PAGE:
Still not Kings at the box office
Got some interesting responses to the column I wrote for Saturday's paper saying that the Kings' promising start has made them worth watching, but their progress is coming at a time when the economy is in the dumper and it's tough to shell out big bucks for a hockey game (or any other event, for that matter). That difficulty has been reflected in the attendance announced at their last two home games -- in the low 14,000s -- and likely will be seen again Monday night when Colorado comes to Staples Center.
A number of the e-mails made a good point: I should have specifically criticized the Kings' arrogance in increasing prices after the team finished 29th overall last season, instead of generally condemning the years of bumbling and five non-playoff finishes that alienated so many fans.
An e-mail from John Franchi of the Ventura County Sheriff's Department -- who identified himself as a diehard fan and season-ticket holder of 15 years and gave me permission to publish his thoughts -- struck me as the height of stupidity on the Kings' part.
Here's what John had to say:
I looked forward every year to the new season and taking my son to the hockey game with me. However, after being a loyal fan through and through, I was appalled this past off-season when the Kings had the gall to raise (that's right raise) season ticket prices after finishing so poorly again. They should have been offering gifts and discounts to their fans for enduring their poor play.
What really bothered me was that because I sat behind where the Kings shoot twice, they raised my prices in this section and the identical section on the opposite side of the ice was reduced (where the visiting team shoots twice). The reason stated to me by my ticket guy was the tickets are worth more because the Kings shoot twice on this side of the ice. My response was, 'But all the goals are scored on the other end of the ice so why is their ticket cheaper?'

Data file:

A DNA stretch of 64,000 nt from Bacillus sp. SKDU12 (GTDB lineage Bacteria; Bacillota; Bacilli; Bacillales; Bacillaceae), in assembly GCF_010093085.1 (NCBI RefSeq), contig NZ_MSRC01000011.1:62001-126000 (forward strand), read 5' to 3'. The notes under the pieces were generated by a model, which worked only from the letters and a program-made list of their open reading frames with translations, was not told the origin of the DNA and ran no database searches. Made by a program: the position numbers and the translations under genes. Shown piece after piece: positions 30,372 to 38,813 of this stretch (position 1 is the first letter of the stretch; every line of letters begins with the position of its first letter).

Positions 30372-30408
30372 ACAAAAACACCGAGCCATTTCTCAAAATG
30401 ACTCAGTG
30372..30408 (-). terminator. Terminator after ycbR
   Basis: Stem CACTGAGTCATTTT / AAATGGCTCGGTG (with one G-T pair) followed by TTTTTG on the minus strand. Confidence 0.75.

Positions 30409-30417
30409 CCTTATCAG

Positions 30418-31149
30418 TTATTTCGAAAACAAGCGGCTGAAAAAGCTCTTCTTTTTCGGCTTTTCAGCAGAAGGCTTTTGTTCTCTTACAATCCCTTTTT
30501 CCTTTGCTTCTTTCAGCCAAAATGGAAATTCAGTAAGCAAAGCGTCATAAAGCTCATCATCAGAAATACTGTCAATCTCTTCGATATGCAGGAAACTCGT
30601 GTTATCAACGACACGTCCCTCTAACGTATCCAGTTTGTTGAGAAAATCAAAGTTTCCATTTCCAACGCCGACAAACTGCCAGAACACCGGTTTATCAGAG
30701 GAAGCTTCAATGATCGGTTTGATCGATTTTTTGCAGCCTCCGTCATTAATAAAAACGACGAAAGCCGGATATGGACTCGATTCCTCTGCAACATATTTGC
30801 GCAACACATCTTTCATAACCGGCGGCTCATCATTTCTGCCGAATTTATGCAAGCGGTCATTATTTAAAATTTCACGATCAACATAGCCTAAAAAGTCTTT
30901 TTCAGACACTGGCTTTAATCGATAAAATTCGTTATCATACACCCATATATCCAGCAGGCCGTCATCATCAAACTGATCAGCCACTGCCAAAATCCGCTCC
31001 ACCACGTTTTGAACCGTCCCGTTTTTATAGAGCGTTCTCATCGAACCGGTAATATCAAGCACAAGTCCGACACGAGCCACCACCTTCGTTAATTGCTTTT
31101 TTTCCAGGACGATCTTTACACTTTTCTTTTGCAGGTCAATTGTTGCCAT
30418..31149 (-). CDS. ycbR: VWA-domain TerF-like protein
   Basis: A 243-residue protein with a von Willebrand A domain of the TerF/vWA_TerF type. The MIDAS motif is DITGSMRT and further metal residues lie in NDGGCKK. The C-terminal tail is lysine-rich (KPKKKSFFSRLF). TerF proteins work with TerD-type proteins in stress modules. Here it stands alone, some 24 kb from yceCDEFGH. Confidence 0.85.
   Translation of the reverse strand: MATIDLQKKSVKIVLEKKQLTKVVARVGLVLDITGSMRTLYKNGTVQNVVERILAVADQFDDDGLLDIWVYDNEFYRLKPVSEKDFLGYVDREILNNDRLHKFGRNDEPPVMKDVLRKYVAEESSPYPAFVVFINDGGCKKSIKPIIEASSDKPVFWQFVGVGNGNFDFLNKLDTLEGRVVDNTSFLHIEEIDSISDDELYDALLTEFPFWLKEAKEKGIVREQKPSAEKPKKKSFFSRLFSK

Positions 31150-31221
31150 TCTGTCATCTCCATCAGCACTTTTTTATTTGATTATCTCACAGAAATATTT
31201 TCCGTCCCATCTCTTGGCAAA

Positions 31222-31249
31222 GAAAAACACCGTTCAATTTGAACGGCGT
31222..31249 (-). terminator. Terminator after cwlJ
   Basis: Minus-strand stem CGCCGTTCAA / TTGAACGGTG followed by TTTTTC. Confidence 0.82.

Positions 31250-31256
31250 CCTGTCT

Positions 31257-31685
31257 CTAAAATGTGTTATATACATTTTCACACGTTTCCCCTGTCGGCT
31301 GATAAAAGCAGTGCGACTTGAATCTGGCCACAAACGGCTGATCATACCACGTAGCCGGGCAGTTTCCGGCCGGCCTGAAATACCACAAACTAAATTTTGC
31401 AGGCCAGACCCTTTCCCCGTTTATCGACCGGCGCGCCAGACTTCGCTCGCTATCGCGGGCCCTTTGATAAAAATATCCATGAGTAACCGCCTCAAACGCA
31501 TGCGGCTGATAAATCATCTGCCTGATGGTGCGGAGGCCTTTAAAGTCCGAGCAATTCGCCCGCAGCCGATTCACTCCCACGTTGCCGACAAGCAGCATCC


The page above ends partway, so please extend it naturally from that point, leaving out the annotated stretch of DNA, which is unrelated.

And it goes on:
The Kings ticket guy laughed at my response and admitted that what I said was true. He told me that he didn't want to raise prices but that it was [General Manager] Dean Lombardi's idea. I warned him then, and it is evident now, that they would lose a significant amount of season-ticket holders by treating fans differently and raising prices after cutting a ton of salary....
They called me several times past the renewal date wanting me to renew and each time I asked, 'Just give me the tickets at last year's price and I'll renew.' Their response, 'We'd love to, but management won't allow it and we're losing tons of loyal fans because of this decision.'
The Kings can only blame themselves for this and no one else. I will never be a season-ticket holder again because of the way they treated us this past summer with raising prices. It was wrong and a slap in the face to many loyal customers.
Sounds like the Kings still need to make some big improvements in the pricing and customer-relations areas.
-- Helene Elliott
Photo: Carolina's Ryan Bayda attempts to shoot against Kings goalie Jason LaBarbera and defenseman Tom Preissing on Friday at Staples Center. Credit: Mark J. Terrill / Associated Press